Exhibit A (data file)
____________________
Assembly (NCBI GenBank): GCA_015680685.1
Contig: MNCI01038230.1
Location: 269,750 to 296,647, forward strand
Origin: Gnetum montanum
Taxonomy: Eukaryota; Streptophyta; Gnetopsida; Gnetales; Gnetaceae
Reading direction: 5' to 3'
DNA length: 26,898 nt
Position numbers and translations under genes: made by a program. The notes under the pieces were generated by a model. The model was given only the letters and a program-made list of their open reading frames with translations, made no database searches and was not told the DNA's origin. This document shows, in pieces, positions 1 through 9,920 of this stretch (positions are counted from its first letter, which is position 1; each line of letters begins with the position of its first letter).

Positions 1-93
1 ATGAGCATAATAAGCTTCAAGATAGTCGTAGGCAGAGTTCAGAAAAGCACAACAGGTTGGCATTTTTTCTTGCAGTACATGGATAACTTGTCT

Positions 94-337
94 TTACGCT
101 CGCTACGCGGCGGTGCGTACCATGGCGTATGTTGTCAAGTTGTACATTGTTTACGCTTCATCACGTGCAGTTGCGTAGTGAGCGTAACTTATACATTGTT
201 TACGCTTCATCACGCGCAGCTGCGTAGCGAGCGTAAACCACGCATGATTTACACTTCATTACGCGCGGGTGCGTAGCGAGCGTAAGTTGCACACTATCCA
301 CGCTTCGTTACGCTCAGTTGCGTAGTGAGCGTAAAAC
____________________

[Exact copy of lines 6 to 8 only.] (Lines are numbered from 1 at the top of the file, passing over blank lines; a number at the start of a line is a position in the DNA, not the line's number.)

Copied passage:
Reading direction: 5' to 3'
DNA length: 26,898 nt
Position numbers and translations under genes: made by a program. The notes under the pieces were generated by a model. The model was given only the letters and a program-made list of their open reading frames with translations, made no database searches and was not told the DNA's origin. This document shows, in pieces, positions 1 through 9,920 of this stretch (positions are counted from its first letter, which is position 1; each line of letters begins with the position of its first letter).